Susan Slesinger – Botanics – Opuntia
Opuntia, also known as prickly pear, sabra and nopal, is a member of the cactus family. Like all cactuses, it is native to the American continent. Opuntia grows throughout the Western United States, as well as in Mexico and the Caribbean. In Southern California it grows wild along the roadside in coastal areas.
Prickly pears typically grow with flat, rounded cladodes (also called platyclades) which have two kinds of spines; large, smooth, fixed ones and small, hairlike prickles called glochids, that easily penetrate skin and detach from the plant. Many types of prickly pears grow into dense, tangled structures. New cladodes grow out of existing ones, and pieces can also be planted to start a new growth. The young leaves are edible once the spines are removed, and are called nopal (paddle.) They are used in a variety of Mexican dishes. The fruit of many varieties is edible. The fruit varies in color from yellow-orange to a deep wine red.
The prickly pear plant is also the home of the cochineal, a scale insect, which feeds off nutrients in the paddles. The cochineal produces carminic acid, which is used to create carmine dye and red food coloring.
The design was based on a series of photographs that I took of Prickly Pear cactuses. Unfortunately, I was unable to safely access some of the best specimens to photographs. The batik was created under the watchful eyes of Jonathan and Beth Evans of the Shalawalla Gallery in La Veta Colorado. The process involved layering dyes from lightest color to darkest to create the image. As the cloth entered a series of dye baths, the areas which were the correct color were protected with layers of hot wax. Towards the end of the process the wax started to crack, allowing some dye to seep into areas, creating the crackled effect. Once the piece was finished, the wax was boiled away. The quilt top was layered and machine quilted. Handmade cotton yarn and beads were added to replicate the thicker, visible spines.
Materials: Bleached cotton fabric, Procion MX dyes, wool batting, cotton yarn, cotton, polyester and silk yarns, commercially printed fabric, glass beads.
Techniques: Whole cloth Batik with Procion dyes,fabric painting with Procion dyes, machine quilting, hand embroidery and beading.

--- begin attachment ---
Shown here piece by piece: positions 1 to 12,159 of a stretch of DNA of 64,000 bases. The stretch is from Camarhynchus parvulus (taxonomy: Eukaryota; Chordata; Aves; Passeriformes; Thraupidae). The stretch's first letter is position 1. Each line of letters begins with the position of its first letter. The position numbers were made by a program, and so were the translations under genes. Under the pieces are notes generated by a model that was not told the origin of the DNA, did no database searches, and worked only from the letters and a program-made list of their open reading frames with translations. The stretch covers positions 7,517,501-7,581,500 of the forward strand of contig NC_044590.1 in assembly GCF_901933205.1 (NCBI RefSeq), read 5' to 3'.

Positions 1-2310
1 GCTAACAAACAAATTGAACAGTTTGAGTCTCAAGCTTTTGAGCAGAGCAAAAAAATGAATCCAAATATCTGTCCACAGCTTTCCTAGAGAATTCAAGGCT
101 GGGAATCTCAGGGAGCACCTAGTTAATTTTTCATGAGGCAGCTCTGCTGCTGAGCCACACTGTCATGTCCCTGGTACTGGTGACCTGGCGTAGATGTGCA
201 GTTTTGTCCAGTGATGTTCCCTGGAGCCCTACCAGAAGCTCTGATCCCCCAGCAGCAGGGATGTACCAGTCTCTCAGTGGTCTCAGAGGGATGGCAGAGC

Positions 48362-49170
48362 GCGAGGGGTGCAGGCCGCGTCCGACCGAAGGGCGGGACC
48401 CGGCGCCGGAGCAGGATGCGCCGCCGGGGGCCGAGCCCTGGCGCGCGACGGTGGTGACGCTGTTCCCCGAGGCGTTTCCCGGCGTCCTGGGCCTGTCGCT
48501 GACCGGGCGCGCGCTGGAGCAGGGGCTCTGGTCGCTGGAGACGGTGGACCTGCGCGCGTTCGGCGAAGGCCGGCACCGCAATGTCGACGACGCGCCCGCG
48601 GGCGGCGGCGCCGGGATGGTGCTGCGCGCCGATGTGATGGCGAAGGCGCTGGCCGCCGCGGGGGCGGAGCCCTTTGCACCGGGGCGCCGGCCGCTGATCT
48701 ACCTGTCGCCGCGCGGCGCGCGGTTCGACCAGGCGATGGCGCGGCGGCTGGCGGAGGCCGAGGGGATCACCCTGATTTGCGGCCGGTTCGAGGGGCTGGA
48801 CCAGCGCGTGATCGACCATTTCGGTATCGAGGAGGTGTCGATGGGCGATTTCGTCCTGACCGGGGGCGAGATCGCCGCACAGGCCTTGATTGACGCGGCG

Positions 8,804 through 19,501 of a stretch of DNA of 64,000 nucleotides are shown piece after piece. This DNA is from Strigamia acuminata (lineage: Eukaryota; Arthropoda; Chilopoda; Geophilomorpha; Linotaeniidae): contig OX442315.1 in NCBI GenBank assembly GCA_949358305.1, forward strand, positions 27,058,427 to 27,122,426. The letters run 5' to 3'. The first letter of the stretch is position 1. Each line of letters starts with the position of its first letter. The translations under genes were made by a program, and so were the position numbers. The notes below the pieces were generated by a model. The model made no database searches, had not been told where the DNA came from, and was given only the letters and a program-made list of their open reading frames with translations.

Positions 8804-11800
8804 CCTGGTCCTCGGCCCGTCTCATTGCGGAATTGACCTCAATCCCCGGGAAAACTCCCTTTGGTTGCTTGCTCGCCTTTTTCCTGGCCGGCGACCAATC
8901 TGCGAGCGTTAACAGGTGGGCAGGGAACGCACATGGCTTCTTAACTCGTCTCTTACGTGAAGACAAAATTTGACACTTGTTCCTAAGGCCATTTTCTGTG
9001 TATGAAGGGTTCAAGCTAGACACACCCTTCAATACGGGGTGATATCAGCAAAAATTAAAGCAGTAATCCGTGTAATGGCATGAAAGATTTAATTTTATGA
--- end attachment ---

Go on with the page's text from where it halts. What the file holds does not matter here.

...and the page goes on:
Close up View
I’d say that the only way to safely see this desert beauty is in your fabric reproduction! Sounds like you had fun constructing it too. 🙂
We have the prickly pear here on Saba too. What a fun process of making this whole piece in a kind of batik. It must have been very exiting to see the progress. Love your background quilting and the added beads.
I like the bright colors of your piece, like if it was under a bright sun. The perspective with the bigger cactuses on the foreground is really interesting.
You must have had fun creating your background piece of fabric. The way you created the prickles with thread and beads works well. A unique piece of work. I am not sorry that we don’t have these plants in the wild here.
Love the way that you have created the prickly pears and their spikes…. a great subject!
Susan and excellent choice, I am assuming that you dyed the fabric, this makes it so much more precious. Love the beading. Cheers
What a great way to show the cactus. Exciting how you made your background and ingenious how you translated the spikes. I love to see pictures of cactuses, but don’t like them in the house. Unfortunately my husband brought in several sorts of them, so I have to deal with it… haha.
A very effective piece that shows off the character of the Opuntia. I particularly like the way you have made the spines.
The colours and construction in your piece are really well done. I like the detail you have added and the quilting work really well with the overall feel of the piece. Well done
Lovely how you created the batik. I like the intense quilting of the background. A great way to make the spines.
Interesting technique for creating the design. Love the spines
I remember these from the years I lived in California! Desert plants are amazing in their ability to survive in harsh environments. You’ve created a beautiful piece. The beads work well.
What a interesting process for the background. The prickles look great